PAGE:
“So, I was just like a sponge as a young person listening to all this music, and I liked music. And the other thing is, it’s a different sort of experience I think, for me, than maybe the current generations. I think we were talking about this yesterday as well: when I was growing up there were no visual images to go along –”

The woman asking the questions interrupted: “Where were you born and raised?”

“Born in York, Pennsylvania. Raised in York, Pennsylvania. That’s where my mother’s from. My father’s from west Philly. So my mom would be like,” Tim raised the pitch of his voice to sound feminine,  “‘No no! they can’t fight!’ and my dad would be like, ‘Let them fight.’ But he spoke like this,” Tim lowered his voice and spoke with perfect diction, “‘Let them fight. Dear. They must learn how to fight.’ and then I would come home with a black eye,” switches to his father’s voice again, “‘You’ll be all right, son.’” The audience laughed.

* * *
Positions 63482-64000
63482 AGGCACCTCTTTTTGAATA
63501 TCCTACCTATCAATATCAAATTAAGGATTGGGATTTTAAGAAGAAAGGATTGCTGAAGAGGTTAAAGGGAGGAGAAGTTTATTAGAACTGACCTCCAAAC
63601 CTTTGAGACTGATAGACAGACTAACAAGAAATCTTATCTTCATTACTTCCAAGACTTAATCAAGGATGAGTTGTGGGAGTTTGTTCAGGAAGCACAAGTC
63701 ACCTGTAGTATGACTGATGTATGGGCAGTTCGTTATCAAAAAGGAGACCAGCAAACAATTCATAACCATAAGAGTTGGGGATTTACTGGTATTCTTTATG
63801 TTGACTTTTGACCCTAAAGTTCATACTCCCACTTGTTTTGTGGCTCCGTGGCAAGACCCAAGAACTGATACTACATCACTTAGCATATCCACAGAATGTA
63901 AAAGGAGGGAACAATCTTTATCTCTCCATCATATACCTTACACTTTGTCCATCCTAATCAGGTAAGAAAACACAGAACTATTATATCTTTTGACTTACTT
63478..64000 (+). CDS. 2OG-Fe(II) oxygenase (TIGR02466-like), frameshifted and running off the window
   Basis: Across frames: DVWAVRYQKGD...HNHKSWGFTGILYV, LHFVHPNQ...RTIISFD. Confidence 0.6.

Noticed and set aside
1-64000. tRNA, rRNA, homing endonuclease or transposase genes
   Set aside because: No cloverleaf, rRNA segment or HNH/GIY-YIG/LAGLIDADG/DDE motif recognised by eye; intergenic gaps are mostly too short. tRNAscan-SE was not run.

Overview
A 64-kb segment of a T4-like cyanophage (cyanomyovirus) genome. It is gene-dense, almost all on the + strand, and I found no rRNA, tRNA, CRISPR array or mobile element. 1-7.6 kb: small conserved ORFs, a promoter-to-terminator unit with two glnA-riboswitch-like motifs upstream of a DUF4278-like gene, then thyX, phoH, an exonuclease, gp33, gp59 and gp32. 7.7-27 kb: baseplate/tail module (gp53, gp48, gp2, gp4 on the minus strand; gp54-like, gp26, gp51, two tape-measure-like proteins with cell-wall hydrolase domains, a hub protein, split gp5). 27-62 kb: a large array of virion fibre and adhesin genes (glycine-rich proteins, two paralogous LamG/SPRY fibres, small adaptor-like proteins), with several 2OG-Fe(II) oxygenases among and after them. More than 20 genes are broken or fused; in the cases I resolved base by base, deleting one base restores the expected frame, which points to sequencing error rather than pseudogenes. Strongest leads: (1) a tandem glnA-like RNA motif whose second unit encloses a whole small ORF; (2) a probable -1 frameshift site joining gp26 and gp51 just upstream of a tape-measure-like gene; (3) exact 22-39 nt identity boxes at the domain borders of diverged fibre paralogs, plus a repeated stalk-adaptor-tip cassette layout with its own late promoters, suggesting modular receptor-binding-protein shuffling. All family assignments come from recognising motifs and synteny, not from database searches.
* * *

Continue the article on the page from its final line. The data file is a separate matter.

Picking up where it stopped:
“I lived 20 minutes from Amish country. Everybody’s hip to that right? So how I lived, and what I understood, was a bit more diverse than the kids in my neighborhood. Even listening to music was different for me, not having visual images. No one dancing, no one singing, you don’t see groups of people dancing or anything.

“It’s like, you hear about Michael Jackson, and you think about your favorite song. Then you hear he has a new record out. How did you hear he has a new record out? You read it in the magazine or heard it from your friends. And you couldn’t wait until you got to this song: and when you got this song, it was just you and the song. Which is much different than you, the song, and the video. Understand that. It’s a different spiritual, intellectual experience when you don’t let someone feed you a visual image with music. It’s much more intimate. I think the idea of being intimate with music also inspired me. You know, and, when my parents said ‘you have to practice.’”

Until next time,
Practice & listen, sisters!
– Ella